Why We Write Micro-Services in Kotlin

Spruce is a title agency. Our platform enables fast, frictionless, and transparent real estate transactions across the country. We believe the future of real estate will be driven by automation and empowering homeowners, so our mission is to make real estate transactions amazing for everyone involved in the process.

When you buy or refinance a house, we’re the ones doing the paperwork and moving the money. If you’ve dealt with a title agency before, you may have found the experience surprisingly expensive and rather confounding. We’re working to change all that with software (and hiring engineers to build it).

We bootstrapped with Rails, but the nature of the domain — the insides of a title agency are a cross between a law firm and a bank — lent itself nicely to microservices, so we went shopping for the next platform. The strong preference was for the JVM — unrivaled at runtime maturity and the size and quality of the library ecosphere — but for the fact that its language options have always left a lot to be desired.

To consider just the most widely used ones, Java 11 with Spring Boot is a far cry from the much-maligned Java 5 with J2EE, yet the language is coming up on a quarter century and looks it. Scala is huge and demanding — anything non-trivial requires facility with monads, type-level concepts and Scala’s type inference limitations hobbling both. It’s also famously slow to code in. And Clojure is, of course, a LISP. Solid arguments have been made that its efficiencies pay for the learning curve (and there are fans on the team), but in the end writing code to generate legal paperwork and keep escrow accounts in a language without a static type checker was not considered a viable option. Enter Kotlin.

Designed by JetBrains to replace Java as the language of the IDEA platform, it’s solidly up-to-date without being unduly experimental, flawlessly interoperates with Java, and has excellent IDE support (which, given its provenance, you would expect). Its block syntax allows type-safe DSLs (domain-specific languages), and the early availability of an Android UI DSL has led to Kotlin becoming the de facto standard for new Android development. Yet it’s not limited to mobile — it can go anywhere Java can go, and several companies have been pioneering its use for back-end development. For almost two years now, Spruce has been a highly satisfied early adopter.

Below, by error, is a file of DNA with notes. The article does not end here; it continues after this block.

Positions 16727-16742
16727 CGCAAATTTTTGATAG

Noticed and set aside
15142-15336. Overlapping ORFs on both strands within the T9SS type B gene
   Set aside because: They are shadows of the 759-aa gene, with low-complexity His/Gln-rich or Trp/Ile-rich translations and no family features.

Kotlin checks off a solid set of basic features one expects from a statically typed language in 2019:

  • lambdas
  • proper higher-kinded types with type inference
  • preferred immutability
  • inline constructor syntax
  • null-safety
  • a solid if uninspired pattern matching with exhaustiveness checks
  • ADTs (algebraic data types), and
  • a suitable runtime library incorporating all of the above

It’s also self-consciously un-pure functional — there are, by design, neither monadic comprehensions nor type classes. But there are several excellent bonus features:

Here’s a utility extension function we frequently use to parse JSON with Jackson, also demonstrating the use of block syntax and reified types:

val mapper = ObjectMapper().apply {
   registerModule(KotlinModule())
}
inline fun <reified E> String.fromJson(): E =
   mapper.readValue<E>(this, object : TypeReference<E>() {})

And its usage:

val anObject: Map<String, Any> = “””{“what”: “that”}”””.fromJson()

Note that if the compiler can infer the type of the resulting value, you don’t need to specify the type argument to the function. The triple quotes are Kotlin’s raw string notation.

Kotlin's few gotchas so far included:

  • the potential to confuse receiver arguments in nested blocks/lambdas (alleviated by the use of the somewhat wordy this@ syntax)
  • the occassional type inference blip requiring an explicit cast
  • comparative, if tolerable, instability of the APIs. E.g. the upgrade from 1.2 to 1.3 changed the implementation details of reflection, quietly breaking JSON parsing with confusing error messages about missing classes

If your team should like to adopt Kotlin, having a team member with Java expertise will significantly smooth the ride.

We write our Kotlin micro-services using the excellent “server-as-a-function” framework http4k, to which we also contribute, publish them in Docker containers and deploy on Google Kubernetes Engine in an Istio service mesh. If any of this, or fixing the US home buying process, sounds like something you might want to be a part of, then as mentioned before, we are hiring.

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About Alex Zuzin